A view of the reactor building at the Russian-built Bushehr nuclear power plant as the first fuel is loaded, on August 21, 2010 in Bushehr, southern Iran.
A view of the reactor building at the Russian-built Bushehr nuclear power plant as the first fuel is loaded, on August 21, 2010 in Bushehr, southern Iran | Photo by IIPA via Getty Images via Bloomberg
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Tehran: Iran’s parliament gave preliminary approval to draft legislation that could end inspections of its nuclear sites by early next year, a move that would further weaken the country’s commitment to an already fragile nuclear deal.

Inspections by international monitors would be restricted if U.S. oil and banking sanctions aren’t lifted within three months of the bill’s approval. The proposal still requires final approval by parliament and the Guardian Council that vets laws, and voting on its provisions was underway on Tuesday.

In accordance with the multi-party nuclear pact struck five years ago, Iran agreed to give United Nations inspectors more intrusive access to atomic sites.

The draft legislation would also revive the mothballed core of a contentious reactor and increase Iran’s stockpile of uranium enriched to 20%, which could then be purified to weapons-grade material at short notice. That reactor could be brought online within two months, state-run IRIB News cited a spokesman for the Atomic Energy Organization of Iran, Behrouz Kamalvandi, as saying on Tuesday.

The nuclear deal has been moribund since U.S. President Donald Trump withdrew two years ago and began reimposing crippling sanctions on Iran. Its fate became even murkier on Friday after a top Iranian nuclear scientist was assassinated in an attack Iran has blamed on Israel.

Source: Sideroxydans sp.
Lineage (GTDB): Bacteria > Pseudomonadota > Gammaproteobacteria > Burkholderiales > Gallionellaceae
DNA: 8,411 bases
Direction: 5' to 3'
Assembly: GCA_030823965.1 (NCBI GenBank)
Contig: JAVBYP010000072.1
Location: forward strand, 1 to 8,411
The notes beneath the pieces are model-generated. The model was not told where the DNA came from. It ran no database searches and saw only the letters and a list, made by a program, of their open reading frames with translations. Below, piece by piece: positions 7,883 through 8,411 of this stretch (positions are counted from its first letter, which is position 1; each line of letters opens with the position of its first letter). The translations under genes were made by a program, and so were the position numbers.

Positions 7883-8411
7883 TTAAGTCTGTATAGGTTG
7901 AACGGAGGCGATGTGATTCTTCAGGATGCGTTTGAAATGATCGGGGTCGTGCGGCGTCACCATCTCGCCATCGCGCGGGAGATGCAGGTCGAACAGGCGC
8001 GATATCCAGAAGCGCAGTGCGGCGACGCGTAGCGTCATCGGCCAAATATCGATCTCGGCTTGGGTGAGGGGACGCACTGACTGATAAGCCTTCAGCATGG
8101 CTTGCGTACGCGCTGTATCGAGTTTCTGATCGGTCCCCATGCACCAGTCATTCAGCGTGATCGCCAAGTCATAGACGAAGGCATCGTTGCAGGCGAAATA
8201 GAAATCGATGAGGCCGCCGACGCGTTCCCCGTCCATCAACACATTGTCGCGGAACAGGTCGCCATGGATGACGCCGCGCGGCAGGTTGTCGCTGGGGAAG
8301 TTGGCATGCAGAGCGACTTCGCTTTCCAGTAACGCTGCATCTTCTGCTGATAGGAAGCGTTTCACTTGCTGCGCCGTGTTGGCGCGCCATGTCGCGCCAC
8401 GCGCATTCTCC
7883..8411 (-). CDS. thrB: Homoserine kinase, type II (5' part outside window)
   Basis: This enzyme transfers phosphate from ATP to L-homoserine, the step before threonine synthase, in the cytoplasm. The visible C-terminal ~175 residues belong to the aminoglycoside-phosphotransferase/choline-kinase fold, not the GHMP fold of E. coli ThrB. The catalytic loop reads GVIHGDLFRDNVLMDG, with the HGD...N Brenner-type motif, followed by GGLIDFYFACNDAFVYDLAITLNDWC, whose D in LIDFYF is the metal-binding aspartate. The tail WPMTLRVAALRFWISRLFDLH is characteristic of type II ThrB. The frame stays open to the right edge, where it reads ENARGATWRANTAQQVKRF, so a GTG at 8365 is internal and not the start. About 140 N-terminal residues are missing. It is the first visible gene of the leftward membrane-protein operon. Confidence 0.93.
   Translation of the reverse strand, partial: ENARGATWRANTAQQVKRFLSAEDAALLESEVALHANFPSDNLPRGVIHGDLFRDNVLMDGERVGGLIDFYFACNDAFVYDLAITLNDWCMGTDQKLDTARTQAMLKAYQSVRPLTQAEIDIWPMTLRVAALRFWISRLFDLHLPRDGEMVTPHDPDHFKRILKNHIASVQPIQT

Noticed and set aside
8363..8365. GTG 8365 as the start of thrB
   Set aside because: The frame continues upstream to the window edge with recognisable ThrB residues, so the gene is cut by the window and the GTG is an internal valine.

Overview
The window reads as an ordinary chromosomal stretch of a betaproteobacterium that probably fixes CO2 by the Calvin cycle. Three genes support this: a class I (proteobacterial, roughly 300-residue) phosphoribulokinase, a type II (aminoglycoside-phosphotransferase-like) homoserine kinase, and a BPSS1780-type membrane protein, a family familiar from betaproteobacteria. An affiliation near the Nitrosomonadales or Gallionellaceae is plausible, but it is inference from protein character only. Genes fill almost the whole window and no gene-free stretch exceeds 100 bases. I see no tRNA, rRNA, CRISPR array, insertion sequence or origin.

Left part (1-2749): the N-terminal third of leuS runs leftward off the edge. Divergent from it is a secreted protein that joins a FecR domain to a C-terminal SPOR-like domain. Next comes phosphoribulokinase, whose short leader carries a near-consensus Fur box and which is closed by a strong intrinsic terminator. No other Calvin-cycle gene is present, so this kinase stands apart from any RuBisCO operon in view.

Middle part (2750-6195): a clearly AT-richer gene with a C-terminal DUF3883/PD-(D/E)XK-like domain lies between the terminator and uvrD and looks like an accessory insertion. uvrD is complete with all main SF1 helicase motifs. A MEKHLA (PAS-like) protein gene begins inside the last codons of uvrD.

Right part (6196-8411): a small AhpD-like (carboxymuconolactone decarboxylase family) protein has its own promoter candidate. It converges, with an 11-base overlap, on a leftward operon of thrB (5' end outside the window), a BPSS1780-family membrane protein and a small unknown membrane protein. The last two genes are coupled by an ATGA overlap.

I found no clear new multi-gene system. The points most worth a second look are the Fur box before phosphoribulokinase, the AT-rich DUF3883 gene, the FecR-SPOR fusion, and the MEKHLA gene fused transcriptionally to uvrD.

Top Iranian political and military officials have vowed revenge, but others signaled support for talks with the incoming administration of U.S. President-elect Joe Biden. He’s said he aims to rejoin the agreement, provided Iran returns to the full compliance it abandoned in response to the U.S. withdrawal.

The legislation preliminarily approved Tuesday was first proposed in early November as a signal to the U.S. ahead of its presidential election, but the conservative-majority parliament fast-tracked it following Friday’s assassination.

Foreign Ministry spokesman Saeed Khatibzadeh came out against the bill on Tuesday, saying it “isn’t reflective” of the ministry’s positions and is “neither necessary nor helpful.”- Bloomberg


Also read: Top Iranian nuclear scientist’s assassination & how it will impact US diplomacy in Middle East


 

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